Boy, the Tuesdays keep coming! That’s great, because what else would I do with all these fun etymologies?!
Today’s word is wacky!
An adjective meaning crazy or eccentric, originally comes from the adjective whack, meaning something like a heavy blow. Whack, in turn, comes from the noun thwack, which comes from the verb thwack, meaning to beat or strike vigorously.
While I would like to keep talking about Proto-Germanic origins and so on, I though we’d change things up today. You see, all of these previous stages of wacky are likely echoic (or onomatopoeic) words. This means that the sound alone is the basis of the word. Other examples are bang, splash, cuckoo.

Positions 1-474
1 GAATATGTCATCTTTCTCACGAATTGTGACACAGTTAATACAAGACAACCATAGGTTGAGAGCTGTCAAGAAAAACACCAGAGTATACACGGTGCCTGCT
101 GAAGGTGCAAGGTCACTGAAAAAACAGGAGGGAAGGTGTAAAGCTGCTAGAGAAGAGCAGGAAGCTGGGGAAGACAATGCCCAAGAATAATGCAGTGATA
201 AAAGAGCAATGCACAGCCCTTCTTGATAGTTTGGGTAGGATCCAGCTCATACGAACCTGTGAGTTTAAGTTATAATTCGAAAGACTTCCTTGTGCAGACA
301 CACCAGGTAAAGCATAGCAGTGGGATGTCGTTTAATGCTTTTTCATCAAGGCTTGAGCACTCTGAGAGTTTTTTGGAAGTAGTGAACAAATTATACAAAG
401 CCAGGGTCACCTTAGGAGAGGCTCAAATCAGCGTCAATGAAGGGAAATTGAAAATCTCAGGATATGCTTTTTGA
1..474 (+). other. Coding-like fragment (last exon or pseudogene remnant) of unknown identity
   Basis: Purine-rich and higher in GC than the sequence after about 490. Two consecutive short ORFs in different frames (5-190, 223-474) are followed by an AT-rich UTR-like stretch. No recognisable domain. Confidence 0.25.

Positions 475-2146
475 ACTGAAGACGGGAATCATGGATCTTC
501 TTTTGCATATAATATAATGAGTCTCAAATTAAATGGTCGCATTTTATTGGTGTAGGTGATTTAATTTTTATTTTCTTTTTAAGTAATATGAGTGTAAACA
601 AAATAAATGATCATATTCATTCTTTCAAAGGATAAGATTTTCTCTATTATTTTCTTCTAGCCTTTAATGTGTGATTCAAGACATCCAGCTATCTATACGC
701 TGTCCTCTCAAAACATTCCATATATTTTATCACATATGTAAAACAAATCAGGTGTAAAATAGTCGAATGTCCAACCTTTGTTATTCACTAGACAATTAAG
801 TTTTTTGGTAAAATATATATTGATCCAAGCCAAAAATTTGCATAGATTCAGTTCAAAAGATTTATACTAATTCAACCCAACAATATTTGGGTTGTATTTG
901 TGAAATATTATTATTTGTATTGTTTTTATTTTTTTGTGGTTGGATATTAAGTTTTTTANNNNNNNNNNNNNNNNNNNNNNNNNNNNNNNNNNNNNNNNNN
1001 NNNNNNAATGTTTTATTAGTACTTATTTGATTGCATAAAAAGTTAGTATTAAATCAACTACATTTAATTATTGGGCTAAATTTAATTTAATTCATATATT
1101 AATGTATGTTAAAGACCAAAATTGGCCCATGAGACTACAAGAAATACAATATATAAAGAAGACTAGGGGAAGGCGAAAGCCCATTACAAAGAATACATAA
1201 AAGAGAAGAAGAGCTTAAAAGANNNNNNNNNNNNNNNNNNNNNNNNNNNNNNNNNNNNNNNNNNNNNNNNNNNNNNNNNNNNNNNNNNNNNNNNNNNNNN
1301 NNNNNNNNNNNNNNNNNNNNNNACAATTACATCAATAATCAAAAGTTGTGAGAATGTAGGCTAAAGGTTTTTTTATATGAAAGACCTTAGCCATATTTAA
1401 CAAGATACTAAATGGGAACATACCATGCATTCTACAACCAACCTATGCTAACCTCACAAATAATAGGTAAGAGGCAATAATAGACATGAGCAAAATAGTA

But what about wacky? Clearly, it is not an echoic word?
You’re right, it’s not. It can actually be divided into two parts: wack and -y. Here, –y is a suffix with several functions. Here, it is pretty much telling us: “Look, this word has the same qualities as whack“.
So what are those shared qualities? Well, wacky likely comes from the notion of being whacked on the head one too many times. Imagine the sound of whacking someone on the head – there are your shared qualities!